In a project intended to help veterans with PTSD, the Department of Defense paid for medical staff to interview patients with psychological problems and annotate audio files of the data to mark changes in emotional state. That provided the perfect feedstock for machine-learning software now used in industries including healthcare and financial services, says Feast. Cogito applied deep-learning algorithms like those behind the improved speech recognition in assistants like Alexa to the Pentagon’s data, and audio from call centers and other sources.

In addition to nudging call agents to pep up their tone, or respond to distress in a caller’s voice, Cogito’s software listens to the pace and pattern of calls. Agents see a notification if they start speaking more quickly, a caller is silent for a long time, or the caller and agent talk over each other. Humans can notice all those things, but struggle to do so consistently, says Feast. “We’re trying to help someone doing 60 calls a day, and who may be tired,” he says.

Eavesdropping by corporate, emotionally aware software, may bother some consumers, even those used to being watched by cameras and online tracking. Analyzing a customer’s voice doesn’t require additional disclosure beyond the familiar line advising that calls may be monitored. “I’m habituated to that warning but this feels different,” says Elaine Sedenberg, a graduate researcher and co-director of the Center for Technology, Society & Policy at the University of California Berkeley. “I’m not expecting that extra layer of analysis.”

Sedenberg also questions whether technology like Cogito’s works equally well across different groups of people, which could lead to disparities in service between different social or ethnic groups. The company says it has tested the software on a range of demographics, and that non-verbal cues are more reliable across languages than analyzing the words people say. As well as US customers like MetLife and Humana, Cogito is used by Zurich Financial, where the primary language is German. Cogito does not provide guidance to customers on what it would consider inappropriate uses of the product, but says it is designed to only deliver insights that improve customer relations.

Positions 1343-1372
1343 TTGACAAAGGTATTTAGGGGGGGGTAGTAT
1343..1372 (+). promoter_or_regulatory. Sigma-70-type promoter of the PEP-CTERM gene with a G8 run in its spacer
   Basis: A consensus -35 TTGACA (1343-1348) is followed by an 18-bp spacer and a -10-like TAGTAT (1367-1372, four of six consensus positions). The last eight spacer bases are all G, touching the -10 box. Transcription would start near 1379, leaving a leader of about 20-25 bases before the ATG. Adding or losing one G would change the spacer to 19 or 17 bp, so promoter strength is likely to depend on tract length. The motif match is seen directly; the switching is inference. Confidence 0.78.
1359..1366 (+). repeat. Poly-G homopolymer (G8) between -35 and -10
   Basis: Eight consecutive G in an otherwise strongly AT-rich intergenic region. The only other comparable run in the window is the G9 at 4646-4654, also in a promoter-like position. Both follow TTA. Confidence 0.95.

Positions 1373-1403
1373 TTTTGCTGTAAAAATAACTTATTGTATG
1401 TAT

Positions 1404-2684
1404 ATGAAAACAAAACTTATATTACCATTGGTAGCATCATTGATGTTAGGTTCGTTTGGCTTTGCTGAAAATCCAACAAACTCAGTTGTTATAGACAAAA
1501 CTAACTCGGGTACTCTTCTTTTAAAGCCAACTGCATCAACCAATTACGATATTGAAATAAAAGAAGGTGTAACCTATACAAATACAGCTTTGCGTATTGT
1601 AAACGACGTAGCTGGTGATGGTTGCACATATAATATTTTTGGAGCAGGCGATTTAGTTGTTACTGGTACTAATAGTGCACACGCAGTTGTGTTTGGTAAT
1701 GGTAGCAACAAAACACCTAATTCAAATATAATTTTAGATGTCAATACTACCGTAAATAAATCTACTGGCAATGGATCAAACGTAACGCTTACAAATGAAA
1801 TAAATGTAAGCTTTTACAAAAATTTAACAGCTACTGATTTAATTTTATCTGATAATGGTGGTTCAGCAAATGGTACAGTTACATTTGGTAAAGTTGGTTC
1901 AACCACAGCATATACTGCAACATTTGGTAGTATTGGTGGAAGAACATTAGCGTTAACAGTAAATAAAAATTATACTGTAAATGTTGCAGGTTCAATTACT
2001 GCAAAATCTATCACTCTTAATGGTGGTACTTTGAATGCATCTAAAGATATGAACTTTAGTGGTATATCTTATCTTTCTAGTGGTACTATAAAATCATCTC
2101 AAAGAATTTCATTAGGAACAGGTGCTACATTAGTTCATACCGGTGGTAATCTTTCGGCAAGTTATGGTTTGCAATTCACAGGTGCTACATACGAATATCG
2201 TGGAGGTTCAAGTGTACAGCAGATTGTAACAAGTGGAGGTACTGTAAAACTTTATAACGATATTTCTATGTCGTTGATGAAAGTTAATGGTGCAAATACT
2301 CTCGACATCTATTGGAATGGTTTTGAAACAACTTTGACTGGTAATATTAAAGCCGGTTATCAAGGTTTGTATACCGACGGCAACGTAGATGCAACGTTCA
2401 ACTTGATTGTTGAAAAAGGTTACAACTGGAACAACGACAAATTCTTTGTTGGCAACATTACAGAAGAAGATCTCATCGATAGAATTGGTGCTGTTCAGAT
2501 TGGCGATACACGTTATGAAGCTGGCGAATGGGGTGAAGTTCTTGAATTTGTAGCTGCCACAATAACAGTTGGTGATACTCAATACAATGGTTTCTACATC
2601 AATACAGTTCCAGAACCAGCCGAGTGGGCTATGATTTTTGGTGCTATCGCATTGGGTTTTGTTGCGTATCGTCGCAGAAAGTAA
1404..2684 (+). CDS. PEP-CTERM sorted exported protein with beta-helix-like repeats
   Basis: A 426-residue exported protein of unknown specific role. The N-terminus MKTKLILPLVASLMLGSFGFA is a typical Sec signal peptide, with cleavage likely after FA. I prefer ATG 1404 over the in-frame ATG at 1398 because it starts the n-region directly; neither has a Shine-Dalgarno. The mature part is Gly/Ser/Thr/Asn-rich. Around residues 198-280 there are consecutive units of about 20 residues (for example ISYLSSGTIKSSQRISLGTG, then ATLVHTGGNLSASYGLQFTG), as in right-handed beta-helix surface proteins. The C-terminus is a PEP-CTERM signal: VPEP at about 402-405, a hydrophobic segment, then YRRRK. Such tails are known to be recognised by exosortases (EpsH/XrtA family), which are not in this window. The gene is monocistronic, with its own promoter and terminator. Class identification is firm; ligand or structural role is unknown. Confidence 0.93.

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MetLife says it’s already seeing Cogito’s insights paying off. The company has deployed the technology in three customer-call teams in different parts of the business, and is planning a wider rollout. Kristine Poznanski, executive vice president of customer solutions, says that the initial deployments have driven customer satisfaction up, and the average duration of calls down.

State Collection Service, which handles collections for many healthcare companies from three call centers in Wisconsin, reports similar gains from deploying a competing product. The company has customized a real-time call monitoring tool from CallMiner, based in Waltham, Massachusetts. It is based on speech analysis technology from Nuance, which for a time powered the speech recognition capabilities of Apple's Siri.